As the report highlights, it's not necessarily faculty members receiving those benefits. While faculty ranks as a whole have been growing as enrollments have increased over the past decade, faculty still make up less than half of employees at colleges, except at community colleges (where they make up 58 percent) and private master's-level institutions (where they're 51 percent). At all institutions, the growth in faculty ranks between 2000 and 2008 (the latest year for which data were available) was fueled by expansion of the ranks of part-time faculty and graduate assistants.
The bulk of the report is based on analysis of information from the U.S. Department of Education on more than 2,000 private and public colleges. It largely excludes for-profit colleges from the analysis on revenues and spending, but notes that for-profit colleges account for an increasing share of student enrollments, particularly in the market for graduate and professional degrees—long an important and lucrative market for nonprofit colleges. In that market, the for-profit-college share has increased by seven percentage points in a decade.
Degrees at all levels from for-profit colleges now account for nine percent of all degrees awarded.
Among other conclusions, the report found:
- Institutional subsidies for educational and related expenses per student fell at all categories of institutions except for private research universities. At public institutions, where state funds help provide the subsidies, the level of spending per student dropped by 3 to 5 percent, depending on the kind of institution. At private master's-level institutions, the subsidy fell by more than 8 percent, a 10-year low.
- Tuition revenue now pays for more than half of the educational and related costs at public research universities, nearly half of those costs at comprehensive public colleges, and one-third of the costs at community colleges.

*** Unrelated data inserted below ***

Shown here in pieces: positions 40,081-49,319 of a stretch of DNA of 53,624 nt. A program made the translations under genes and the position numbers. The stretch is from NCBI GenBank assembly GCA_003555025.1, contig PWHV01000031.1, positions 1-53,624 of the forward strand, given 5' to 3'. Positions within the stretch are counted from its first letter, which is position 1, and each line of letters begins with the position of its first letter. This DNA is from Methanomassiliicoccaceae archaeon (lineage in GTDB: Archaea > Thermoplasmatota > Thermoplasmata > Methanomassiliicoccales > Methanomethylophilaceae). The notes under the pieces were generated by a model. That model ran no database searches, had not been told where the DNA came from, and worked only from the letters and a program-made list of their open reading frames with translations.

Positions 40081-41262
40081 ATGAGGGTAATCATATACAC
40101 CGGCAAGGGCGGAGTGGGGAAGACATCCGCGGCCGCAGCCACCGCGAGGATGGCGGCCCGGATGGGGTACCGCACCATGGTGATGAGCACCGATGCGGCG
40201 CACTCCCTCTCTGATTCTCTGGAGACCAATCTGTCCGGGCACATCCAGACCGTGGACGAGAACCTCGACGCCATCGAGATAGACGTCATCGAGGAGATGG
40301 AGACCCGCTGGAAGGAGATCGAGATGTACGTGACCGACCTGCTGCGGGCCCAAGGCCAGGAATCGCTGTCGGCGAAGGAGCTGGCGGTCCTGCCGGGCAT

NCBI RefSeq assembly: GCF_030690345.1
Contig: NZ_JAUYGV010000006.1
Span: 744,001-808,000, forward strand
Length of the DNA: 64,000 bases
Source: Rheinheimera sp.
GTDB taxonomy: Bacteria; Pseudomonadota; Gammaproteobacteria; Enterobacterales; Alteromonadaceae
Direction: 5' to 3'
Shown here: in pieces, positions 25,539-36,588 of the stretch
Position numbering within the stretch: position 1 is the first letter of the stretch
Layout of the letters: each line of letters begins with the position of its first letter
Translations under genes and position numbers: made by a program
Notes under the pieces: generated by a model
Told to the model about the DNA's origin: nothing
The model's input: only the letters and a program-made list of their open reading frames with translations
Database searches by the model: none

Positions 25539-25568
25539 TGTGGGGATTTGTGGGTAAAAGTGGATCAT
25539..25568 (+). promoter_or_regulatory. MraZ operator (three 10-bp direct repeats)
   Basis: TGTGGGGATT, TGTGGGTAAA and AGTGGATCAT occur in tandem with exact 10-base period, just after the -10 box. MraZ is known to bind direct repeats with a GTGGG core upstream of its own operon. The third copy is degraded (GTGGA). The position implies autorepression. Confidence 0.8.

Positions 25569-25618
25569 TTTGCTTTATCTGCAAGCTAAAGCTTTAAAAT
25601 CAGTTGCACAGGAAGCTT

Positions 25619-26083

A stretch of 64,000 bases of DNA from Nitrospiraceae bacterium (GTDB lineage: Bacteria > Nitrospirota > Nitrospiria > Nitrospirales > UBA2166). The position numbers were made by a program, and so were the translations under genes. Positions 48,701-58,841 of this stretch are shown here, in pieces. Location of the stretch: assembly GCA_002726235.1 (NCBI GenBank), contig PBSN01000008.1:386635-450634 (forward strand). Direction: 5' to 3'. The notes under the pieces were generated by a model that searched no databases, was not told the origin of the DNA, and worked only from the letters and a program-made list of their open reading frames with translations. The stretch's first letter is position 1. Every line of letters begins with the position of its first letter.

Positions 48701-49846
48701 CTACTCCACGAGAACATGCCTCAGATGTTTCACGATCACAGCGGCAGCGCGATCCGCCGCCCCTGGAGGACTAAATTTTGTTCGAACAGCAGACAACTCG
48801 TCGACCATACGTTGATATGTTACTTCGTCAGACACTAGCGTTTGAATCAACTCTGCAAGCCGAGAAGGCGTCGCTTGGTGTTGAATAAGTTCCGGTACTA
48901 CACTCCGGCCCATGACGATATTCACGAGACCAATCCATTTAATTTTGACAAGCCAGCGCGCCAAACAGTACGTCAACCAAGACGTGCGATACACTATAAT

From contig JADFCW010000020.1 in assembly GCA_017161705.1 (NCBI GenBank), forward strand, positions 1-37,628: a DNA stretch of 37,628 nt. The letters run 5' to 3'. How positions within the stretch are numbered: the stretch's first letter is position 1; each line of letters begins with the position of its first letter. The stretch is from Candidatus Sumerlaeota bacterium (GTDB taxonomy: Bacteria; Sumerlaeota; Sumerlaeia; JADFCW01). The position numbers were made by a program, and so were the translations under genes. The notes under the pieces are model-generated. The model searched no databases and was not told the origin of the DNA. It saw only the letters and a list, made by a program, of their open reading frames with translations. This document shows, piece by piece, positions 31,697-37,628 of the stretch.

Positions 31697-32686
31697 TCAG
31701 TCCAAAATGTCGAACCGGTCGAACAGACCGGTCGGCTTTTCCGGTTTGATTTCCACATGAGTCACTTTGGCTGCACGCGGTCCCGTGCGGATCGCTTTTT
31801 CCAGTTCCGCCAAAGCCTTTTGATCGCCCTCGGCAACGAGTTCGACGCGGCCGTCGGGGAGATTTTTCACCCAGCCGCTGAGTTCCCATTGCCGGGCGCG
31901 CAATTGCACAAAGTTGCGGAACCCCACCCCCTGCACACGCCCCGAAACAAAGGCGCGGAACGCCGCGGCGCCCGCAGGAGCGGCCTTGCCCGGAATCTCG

- Institutions halted a long-term decline in spending on instruction by cutting, but only by a hair, spending on administration and maintenance.
Ms. Wellman and the report's co-author, Donna M. Desrochers, say that shift away from administrative and maintenance spending, however slight, is a positive sign that institutions were managing budget cuts more strategically than in past recessions, when across-the-board cuts were more common. Looking at only educational and related costs (not things like spending on research or new construction), the report found that at public research institutions, the share of spending on administration and maintenance per full-time-equivalent student went from 29.5 percent to 28.9 percent; at most other institutions, the proportion of such spending declined by only a few tenths of a percentage point.
Those tiny percentage changes give little solace to the growing cadre of critics who see administrative bloat at the root of higher education's cost spiral.
"These numbers are small comfort," says Benjamin Ginsberg, a professor of political science at the Johns Hopkins University, who in his new book, The Fall of the Faculty (Oxford, 2011), takes aim at the growing numbers of "deanlets" and other proliferating species of academic administrators. "A major recession only resulted in a tiny decline in administrative growth."
He says the reversal on administrative spending is just a blip. "As soon as schools have money, they'll resume" it, Mr. Ginsberg predicts. And that trend is not likely to change, he says, unless that kind of spending by colleges becomes as visible to trustees, parents, and alumni as the average SAT scores and selectivity measures that go into popular rankings by magazines.
"If that affected their rating," says Mr. Ginsberg, "you could be very sure trustees would start asking questions."
Public Colleges Gain Students With Little Increase in Funds
As private colleges have significantly increased their spending per student, they have added relatively few new students over the past decade. Public colleges, however, have seen big jumps in the number of new students without a proportionate increase in money.